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Alex Nylander fails to inspire with Sabres watching

Alex Nylander just got out of his teens. He's in a no-win position with his draft status. He started the season with a serious injury. It's almost unfair to rip his play.

But he makes it so easy.

The Buffalo Sabres prospect had an uninspired postseason as Rochester was swept out of the first round. He was dropped to the fourth line. He lost his power-play spot. He did next to nothing during his limited shifts.

And he thinks he's ready for the NHL.

With the organization watching, Nylander was among those whose stock dipped during the three-game playoff series. The left winger had no shots during the opening game in Syracuse while skating on a scoring line. Demoted, he had one shot in the second period of Game 2. His second and final shot came during a third-period audition up the lineup in Game 3.

That's not the offensive production of a No. 8 overall draft pick. His speed was average. His passing was erratic, sometimes hitting players in stride and also missing wide-open defensemen at the point. He collected a rebound during the first period of Game 2, spun away from a defender then fanned on an open shot that went way wide. He continually failed to handle passes up the boards. He bumped two opponents and peeled away from other contact.

Asked to assess his play, he talked only about needing to be careful with turnovers along the blue line, playing as simple as possible and getting going with on- and off-ice training this summer.

"Just be as prepared as possible to be in Buffalo next year," Nylander said.

He may not know it yet, but it's a long way from the fourth line of an American Hockey League team to a full-time NHL job.

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Aside from Nylander's subpar play, what's hurting his reputation is the success of players drafted behind him. Then-General Manager Tim Murray said he liked three players with the No. 8 pick, and two of those were defensemen.

Montreal selected defenseman Mikhail Sergachev at No. 9 and traded him to Tampa Bay for forward Jonathan Drouin. Sergachev had nine goals and 31 assists in 79 games for the Lightning this season and has a playoff goal.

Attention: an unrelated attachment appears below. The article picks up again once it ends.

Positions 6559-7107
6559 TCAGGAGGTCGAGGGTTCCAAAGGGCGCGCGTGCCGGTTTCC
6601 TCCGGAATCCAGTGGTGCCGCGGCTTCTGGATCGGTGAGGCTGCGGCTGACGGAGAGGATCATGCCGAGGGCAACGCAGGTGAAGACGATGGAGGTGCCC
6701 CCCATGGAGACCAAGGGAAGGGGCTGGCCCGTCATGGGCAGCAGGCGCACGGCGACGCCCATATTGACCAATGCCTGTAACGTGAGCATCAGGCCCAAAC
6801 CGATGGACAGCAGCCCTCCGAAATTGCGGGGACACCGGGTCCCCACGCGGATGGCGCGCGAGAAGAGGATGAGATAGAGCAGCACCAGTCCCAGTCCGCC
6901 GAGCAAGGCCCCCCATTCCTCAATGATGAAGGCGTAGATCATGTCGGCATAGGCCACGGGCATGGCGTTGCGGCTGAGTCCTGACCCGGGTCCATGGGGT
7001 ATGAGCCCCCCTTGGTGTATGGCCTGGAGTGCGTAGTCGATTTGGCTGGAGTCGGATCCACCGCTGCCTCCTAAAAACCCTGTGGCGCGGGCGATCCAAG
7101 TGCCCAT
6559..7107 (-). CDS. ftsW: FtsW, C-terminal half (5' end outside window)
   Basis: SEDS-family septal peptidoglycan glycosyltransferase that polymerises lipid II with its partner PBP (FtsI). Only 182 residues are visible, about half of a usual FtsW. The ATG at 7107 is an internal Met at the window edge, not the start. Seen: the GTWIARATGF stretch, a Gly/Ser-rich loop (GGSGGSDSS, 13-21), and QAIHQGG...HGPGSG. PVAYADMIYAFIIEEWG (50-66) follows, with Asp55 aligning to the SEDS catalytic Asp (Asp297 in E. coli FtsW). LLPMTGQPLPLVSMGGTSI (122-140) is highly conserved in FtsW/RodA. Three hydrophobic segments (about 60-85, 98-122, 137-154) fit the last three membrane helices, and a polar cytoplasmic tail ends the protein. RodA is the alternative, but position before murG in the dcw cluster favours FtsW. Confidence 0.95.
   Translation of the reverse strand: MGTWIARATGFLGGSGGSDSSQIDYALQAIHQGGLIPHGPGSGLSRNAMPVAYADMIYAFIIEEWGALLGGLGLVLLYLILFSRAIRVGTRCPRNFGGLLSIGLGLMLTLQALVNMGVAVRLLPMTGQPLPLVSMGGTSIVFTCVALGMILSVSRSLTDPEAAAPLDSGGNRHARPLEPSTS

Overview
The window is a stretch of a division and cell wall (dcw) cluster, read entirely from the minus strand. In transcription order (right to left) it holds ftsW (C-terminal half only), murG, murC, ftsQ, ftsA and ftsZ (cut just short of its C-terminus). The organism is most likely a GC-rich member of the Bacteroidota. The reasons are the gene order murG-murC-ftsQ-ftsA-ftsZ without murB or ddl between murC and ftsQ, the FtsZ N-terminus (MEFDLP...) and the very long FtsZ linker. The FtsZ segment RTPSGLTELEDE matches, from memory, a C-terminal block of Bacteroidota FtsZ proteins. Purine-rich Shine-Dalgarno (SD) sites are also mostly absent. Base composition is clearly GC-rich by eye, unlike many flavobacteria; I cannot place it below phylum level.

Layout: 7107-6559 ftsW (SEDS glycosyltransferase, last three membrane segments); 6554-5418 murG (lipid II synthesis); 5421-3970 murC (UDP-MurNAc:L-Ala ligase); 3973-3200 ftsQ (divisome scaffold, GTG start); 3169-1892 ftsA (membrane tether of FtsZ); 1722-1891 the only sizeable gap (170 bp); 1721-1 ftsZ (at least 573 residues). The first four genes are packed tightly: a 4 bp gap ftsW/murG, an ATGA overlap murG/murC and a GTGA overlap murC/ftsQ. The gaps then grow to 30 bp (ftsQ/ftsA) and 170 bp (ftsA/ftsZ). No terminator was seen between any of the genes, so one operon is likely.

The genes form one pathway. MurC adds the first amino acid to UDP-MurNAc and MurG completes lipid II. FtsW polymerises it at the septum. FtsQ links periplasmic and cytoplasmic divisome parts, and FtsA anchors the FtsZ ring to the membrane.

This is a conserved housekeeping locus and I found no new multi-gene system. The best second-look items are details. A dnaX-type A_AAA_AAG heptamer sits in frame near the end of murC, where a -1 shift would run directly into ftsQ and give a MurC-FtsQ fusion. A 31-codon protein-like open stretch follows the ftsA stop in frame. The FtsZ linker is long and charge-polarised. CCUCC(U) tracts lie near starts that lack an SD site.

Boston drafted defenseman Charlie McAvoy at No. 14. He had seven goals, 32 points and a plus-20 rating in 63 games while skating 22:09 per night, just behind workhorse Zdeno Chara (22:54).

Arizona selected Jakub Chychrun, a Florida neighbor of the Pegula family, at No. 16. The defenseman has already played two full NHL seasons, putting up 11 goals and 34 points in 118 games.

Nylander has one goal and one assist in seven NHL games. He has 18 goals and 37 assists in 119 AHL games.

Still, it's too early to slap on the "bust" label. Nylander turned 20 in March. His entry-level contract hasn't even started yet, sliding twice because of his age and lack of NHL games.

He also missed the opening three months with a lower-body injury that negated noticeable offseason progress.

"I've never been injured before, so I learned a lot of things just from being injured," Nylander said after the elimination game. "It's tough to get going after an injury, and once you start going you just need to keep doing things that are good for you and just get back to your game as quick as possible."

Nylander has yet to show what his game can be. At least that's what the organization and fans hope. If he has shown what he can do, it's not much.

"I think I can be a really good player," he said. "I'm going to be working really hard this summer. Obviously, my goal is to make Buffalo next year and I'm just going to be working really hard to make that happen. I know I can do it if I want to."

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